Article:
Exploring the Molecules of Life:  Water, an Essential Ingredient

What happens to a piece of lettuce that sits out at room temperature for a long period of time? Why?

Raisins come from grapes. How?

What compound is the greatest percentage of essentially all living biological materials?

Water is the major component of essentially all living biological materials. Water typically makes up 50-70% of the mass of the human body. The table below gives the percentage of water in a variety of biological materials.

Biological Material

Percentage of water







What is the major use of water in the human body?

Water is the solvent for the biochemistry of life. Materials are transported in it, chemical reactions occur in it, and waste products of cellular metabolism are removed in it. It is pumped as blood through out the body by the heart, filtered by the kidneys, and serves as a reactant and produced as a product in many biochemical processes.  This activity will introduce you to the structure and properties of water.

The structure of the water molecule, H2O, is given below.  If you place the cursor on the molecule and click you can move it around.    Describe the shape of the molecule.

Right click, select Display from the menu, and change it to space fill and van der Waals radius.  This will give you a more realistic picture of the water molecule.

The next box shows a cluster of water molecules in the liquid state.  View the cluster and which type of nearest neighbors do you find- H to H, H to O or O to O?  Why?

Water is a polar molecule, with the oxygen (red) being the negative area and the hydrogen (white) being the more positive area.   In ice, solid water, the arrangement is very highly organized (see below).

The molecules of water themselves are held together by covalent bonds between the hydrogen and oxygen.  While in ice or even liquid water, the molecules are bound to one another by hydrogen bonding, a strong intermolecular force between hydrogen and highly electronegative elements such as fluorine, oxygen, or nitrogen.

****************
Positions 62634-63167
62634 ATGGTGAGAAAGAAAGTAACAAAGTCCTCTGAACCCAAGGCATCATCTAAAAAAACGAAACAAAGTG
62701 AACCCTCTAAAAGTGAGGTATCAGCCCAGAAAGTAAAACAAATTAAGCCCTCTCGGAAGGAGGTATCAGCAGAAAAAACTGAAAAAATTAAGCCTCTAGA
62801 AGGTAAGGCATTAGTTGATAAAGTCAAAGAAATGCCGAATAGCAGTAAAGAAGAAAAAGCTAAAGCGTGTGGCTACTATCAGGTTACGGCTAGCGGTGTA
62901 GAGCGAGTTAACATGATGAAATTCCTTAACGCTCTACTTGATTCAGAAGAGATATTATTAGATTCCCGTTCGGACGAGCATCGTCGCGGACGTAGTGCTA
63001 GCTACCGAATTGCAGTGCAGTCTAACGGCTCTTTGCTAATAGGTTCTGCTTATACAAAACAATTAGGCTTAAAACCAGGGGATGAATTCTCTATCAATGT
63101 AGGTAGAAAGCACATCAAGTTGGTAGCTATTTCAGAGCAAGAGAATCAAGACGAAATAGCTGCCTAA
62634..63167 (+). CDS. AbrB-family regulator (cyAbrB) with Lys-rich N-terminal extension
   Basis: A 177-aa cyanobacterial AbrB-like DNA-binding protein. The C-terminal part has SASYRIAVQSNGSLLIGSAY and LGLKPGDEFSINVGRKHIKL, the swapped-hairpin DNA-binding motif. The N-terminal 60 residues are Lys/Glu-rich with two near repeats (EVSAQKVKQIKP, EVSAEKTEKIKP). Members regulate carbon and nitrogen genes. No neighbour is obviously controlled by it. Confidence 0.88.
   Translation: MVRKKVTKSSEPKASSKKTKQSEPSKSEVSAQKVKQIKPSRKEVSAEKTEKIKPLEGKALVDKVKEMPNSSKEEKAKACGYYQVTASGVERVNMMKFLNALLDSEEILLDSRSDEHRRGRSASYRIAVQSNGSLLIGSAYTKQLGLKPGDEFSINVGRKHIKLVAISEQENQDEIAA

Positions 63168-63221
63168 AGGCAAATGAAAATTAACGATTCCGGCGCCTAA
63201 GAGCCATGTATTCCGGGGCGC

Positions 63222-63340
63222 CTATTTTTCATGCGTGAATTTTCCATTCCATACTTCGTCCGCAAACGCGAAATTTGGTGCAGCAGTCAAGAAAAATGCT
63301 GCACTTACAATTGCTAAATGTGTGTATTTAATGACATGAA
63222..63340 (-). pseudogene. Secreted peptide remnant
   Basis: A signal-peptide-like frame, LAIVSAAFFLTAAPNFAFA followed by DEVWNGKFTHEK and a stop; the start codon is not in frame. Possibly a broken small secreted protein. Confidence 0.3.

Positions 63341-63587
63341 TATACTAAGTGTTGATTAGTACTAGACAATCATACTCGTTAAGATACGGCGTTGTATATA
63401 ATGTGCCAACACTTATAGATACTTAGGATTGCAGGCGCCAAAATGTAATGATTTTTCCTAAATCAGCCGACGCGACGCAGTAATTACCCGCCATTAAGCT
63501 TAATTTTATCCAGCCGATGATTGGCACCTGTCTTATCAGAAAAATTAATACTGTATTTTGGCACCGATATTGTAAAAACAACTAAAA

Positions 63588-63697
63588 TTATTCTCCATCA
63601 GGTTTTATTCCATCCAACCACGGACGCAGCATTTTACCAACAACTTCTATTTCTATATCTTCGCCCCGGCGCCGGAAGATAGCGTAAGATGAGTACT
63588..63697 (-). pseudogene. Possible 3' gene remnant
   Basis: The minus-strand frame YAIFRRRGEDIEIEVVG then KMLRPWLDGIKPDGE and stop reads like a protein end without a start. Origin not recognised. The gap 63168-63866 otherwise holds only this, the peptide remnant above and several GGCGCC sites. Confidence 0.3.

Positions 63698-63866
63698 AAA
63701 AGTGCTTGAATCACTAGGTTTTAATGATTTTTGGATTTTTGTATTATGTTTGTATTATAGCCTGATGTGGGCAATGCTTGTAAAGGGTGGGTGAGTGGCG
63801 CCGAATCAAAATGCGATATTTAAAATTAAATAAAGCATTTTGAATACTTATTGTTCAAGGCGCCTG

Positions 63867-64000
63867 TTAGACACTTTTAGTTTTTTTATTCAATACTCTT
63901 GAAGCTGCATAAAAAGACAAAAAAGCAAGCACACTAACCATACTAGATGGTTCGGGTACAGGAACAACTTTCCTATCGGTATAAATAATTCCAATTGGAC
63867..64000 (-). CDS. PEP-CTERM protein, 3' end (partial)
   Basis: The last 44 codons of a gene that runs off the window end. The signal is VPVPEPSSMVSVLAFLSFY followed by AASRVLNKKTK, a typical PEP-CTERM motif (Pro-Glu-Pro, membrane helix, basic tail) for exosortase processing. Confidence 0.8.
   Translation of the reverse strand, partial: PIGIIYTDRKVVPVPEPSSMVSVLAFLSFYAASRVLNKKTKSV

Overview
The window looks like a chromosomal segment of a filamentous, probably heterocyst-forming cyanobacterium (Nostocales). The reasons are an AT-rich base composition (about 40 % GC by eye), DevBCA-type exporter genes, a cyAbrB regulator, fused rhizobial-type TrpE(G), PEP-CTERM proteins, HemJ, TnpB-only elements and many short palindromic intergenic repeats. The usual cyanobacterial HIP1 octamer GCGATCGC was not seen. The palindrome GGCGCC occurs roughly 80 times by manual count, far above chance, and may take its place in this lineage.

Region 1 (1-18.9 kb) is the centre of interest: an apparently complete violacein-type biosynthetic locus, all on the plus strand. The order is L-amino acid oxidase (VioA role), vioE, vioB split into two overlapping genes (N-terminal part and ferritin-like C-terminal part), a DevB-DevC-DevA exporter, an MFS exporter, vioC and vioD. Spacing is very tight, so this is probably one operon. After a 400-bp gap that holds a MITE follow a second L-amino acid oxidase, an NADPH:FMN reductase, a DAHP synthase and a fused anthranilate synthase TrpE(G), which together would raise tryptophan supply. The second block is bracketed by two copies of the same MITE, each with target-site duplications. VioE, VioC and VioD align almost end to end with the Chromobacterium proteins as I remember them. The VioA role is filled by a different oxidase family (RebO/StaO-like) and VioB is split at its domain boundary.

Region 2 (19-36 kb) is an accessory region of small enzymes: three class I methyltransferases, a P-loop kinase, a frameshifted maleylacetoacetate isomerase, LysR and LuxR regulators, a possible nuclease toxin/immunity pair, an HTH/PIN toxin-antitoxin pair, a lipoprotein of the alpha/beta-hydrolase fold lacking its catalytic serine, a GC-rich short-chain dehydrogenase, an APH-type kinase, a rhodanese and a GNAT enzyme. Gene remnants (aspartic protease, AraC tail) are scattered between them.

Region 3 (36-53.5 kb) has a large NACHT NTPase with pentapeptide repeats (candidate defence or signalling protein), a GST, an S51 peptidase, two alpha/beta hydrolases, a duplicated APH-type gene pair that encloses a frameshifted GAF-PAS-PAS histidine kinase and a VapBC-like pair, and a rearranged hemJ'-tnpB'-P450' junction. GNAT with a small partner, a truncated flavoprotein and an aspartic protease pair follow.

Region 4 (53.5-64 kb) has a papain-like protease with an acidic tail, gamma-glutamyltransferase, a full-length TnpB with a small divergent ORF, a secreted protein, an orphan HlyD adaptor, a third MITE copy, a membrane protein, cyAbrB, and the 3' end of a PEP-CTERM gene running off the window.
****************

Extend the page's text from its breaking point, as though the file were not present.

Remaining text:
Looking at the ice structure, measure the distance in a O-H covalent bond and in the O.....H of the hydrogen bond (see the Chime Guide for help).  The shorter a bond, the stronger the force of attraction.  How would you characterize a H-bond compared to a covalent bond?  

Hydrogen bonding is very important as an attractive force especially in proteins and nucleotides.  The hydrogen bond, a strong intermolecular force, is about 10% the strength of a covalent bond.  Water also hydrates ions and other molecules due to its polar nature.

Here is the chloride ion, Cl-, a common ion in blood and other cellular fluids.

How would you describe the orientation of the water molecules surrounding, hydrating, the chloride ion?

Would the arrangement of the water molecules be the same around a potassium ion, K+?  Explain why or why not.

The water molecules orient their positive ends, the hydrogens, toward the negative chloride ion, while they would orient their negative ends, the oxygen, toward the positive potassium ion.  The ions are hydrated or surrounded by an organized layer of water molecules.  The polar nature gives water the amazing power to dissolve most ionic salts, such as sodium chloride or potassium iodide.  The polar nature of the water molecule can be seen in the electrostatic potential image below.  Red is negative, while blue is positive.

Let's examine the aqueous solubility of some other compounds.  The table below gives the  solubilities in water at 20oC of two groups of organic compounds as the length of the carbon chain increases.  The data are displayed as a graph as well.

Number of Carbons in Chain


Solubility (mg/L)


Solubility (mg/L)



infinite (can mix in all proportions)




























How do the solubilities compare for the alkanes, simple hydrocarbons, to the alcohol of the same carbon chain length?  

How would you characterize the solubility of the alcohols compared to the alkanes?

As the carbon chain length increases down the table, how does the solubility of the alkanes behave?  How does the solubility of the alcohols behave?

The addition of the -OH onto the alkane to make the similar chain alcohol, changes the non-polar alkane into a polar alcohol.  The increase in chain length on the alcohol slowly decreases the polar nature, and hence decreases the solubility.  This type of behavior is important in how lipids or fats and oils behave.

Glucose, blood sugar, (on the left) is very water soluble, but cyclohexane (on the right) is not.  Explain.

A great site for information on water and its properties is given at Martin Chaplin's - Water: its structure and importance.

Return to Exploring the Molecules of Life homepage.